Annick’s story


«I obtained a master’s degree in public law and am a public law lawyer. I became a midwife by religious conviction and vocation»

I have always wanted to serve my neighbor. I have seen violence against women. So I told myself that by being a midwife and with a training in law, I could fight and eliminate violence against patients. This is my fight. I have witnessed several times in the context of my profession different types of verbal and social violence against women: estrangement from the family that is forbidden to access the delivery room, the thighs of the woman and forcibly dismissed, “financial” violence through ransomings, illicit sales of drugs, exorbitant prescriptions, unnecessary paramedical check-ups. These are common practices against which we fight through awareness raising, training, radio broadcasts, role plays. In order to improve the situation, I list the difficulties and I make suggestions. Violence creates the first delays in treatment.

There is still so much to improve: supportive supervision of peers; transmission from an experienced midwife to a young midwife; popularization and awareness of patient rights; continuous training of all midwives in activities. I advocate the concept of humanized childbirth. I require 40 min consultations instead of 10 min. in order to be able to interact with the woman and take charge of her as a whole, prepare her as best as possible from birth to parenthood. I recommend that the consultation take place in the presence of the husband if he is there and the wife agrees. “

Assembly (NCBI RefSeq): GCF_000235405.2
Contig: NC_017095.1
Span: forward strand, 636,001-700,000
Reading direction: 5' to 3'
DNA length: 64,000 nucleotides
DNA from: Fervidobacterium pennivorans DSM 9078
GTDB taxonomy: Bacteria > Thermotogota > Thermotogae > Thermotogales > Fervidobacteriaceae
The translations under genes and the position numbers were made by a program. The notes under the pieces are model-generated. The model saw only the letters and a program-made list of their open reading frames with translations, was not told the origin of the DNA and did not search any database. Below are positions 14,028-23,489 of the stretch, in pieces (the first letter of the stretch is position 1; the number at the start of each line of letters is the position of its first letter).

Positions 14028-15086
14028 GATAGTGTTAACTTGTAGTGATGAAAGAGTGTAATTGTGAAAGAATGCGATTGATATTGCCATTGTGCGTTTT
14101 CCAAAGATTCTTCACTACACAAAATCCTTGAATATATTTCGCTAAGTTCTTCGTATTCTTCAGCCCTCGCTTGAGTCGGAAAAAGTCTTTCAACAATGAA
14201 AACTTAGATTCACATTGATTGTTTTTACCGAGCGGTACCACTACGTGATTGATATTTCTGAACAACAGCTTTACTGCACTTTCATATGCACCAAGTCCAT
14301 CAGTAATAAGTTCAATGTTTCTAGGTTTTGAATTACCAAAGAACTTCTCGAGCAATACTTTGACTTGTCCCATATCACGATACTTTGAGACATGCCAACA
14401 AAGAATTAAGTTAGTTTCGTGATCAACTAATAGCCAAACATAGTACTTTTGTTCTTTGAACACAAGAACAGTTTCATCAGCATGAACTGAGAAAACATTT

©Sophie Garcia / UNICEF


Improving access to competent obstetrical personnel is one of the strengths of the French Muskoka Fund. More than 30,000 health personnel (doctors, nurses, midwives, CHWs) have received support, thanks to the combined action of the agencies.

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